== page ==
Yes! Thank you for your service, Andrew.
Jennifer Zarifeh Major
And when you do meet that person? I can hear you being incredibly gracious. Firm, but gracious.
Firm? I’ve learned to be! Early in my career, I managed to entangle myself in unneeded projects, then had to bow out for my sanity’s sake. Disappointing and negative for everyone involved. So I realized the best response was to ask God to make it crystal clear (an angel holding a placard would work) if He truly wanted me to do this. After a few days, I told the would-be author as kindly as possible that my time and energy were limited, I did not share her vision, and I should stay on the path God already had shown me.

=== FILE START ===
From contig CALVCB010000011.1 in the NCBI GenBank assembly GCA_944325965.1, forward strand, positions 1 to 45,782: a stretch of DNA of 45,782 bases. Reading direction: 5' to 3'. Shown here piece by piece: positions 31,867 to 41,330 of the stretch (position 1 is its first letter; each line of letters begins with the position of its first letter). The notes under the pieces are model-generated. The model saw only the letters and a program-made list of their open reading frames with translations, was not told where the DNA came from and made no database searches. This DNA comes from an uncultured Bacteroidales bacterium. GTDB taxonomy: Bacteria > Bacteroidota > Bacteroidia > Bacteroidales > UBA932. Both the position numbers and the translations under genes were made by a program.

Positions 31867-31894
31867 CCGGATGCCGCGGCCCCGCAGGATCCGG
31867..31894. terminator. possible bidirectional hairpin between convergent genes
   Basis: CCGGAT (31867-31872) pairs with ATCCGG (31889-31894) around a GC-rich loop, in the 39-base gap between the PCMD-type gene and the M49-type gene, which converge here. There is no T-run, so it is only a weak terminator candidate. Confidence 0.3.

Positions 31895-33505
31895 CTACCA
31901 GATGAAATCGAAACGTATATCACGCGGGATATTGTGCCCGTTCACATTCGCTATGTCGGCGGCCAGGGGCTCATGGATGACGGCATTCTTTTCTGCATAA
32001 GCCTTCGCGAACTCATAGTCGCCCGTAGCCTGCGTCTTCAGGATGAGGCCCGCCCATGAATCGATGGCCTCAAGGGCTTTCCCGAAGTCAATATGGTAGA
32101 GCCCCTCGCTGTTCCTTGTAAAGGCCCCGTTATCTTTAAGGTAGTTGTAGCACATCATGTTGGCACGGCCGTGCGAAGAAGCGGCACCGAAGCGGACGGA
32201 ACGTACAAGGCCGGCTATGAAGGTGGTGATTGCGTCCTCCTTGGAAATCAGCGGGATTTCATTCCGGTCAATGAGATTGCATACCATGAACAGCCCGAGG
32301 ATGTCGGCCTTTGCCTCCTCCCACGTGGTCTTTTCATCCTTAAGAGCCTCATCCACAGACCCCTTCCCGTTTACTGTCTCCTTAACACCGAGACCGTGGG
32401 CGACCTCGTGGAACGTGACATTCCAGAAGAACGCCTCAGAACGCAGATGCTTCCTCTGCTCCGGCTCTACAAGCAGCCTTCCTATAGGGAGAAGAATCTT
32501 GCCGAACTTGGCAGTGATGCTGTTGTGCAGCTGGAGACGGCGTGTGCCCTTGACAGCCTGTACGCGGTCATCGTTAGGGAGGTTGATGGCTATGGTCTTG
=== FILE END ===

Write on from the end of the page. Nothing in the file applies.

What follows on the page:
Shelli, I agree with Jennifer. You always give us an excellent example graciousness. ❀
What a good lesson for your little girls. One of our First World problems is catering to our children which can end up foisting a generation of entitlement on the world.
Kristen Joy Wilks
I am always rattled by the writer who is so concerned about promoting their own books that they don’t really see me when they say “hi” at a conference. They see someone to talk about their books with, and that is all. I don’t want to become that. And I’m wondering where the balance is between promotion and that shark attack persona.
Kristen, I love your phrase, “shark attack persona” and hope never to exhibit it…ouch! ❀
I hadn’t thought of that person but yes, I recognize him/ her.
I haven’t run into much in the way of entitlement among writers, aside from the occasional person who’s ready to recite an unrequested synopsis if I look remotely conscious.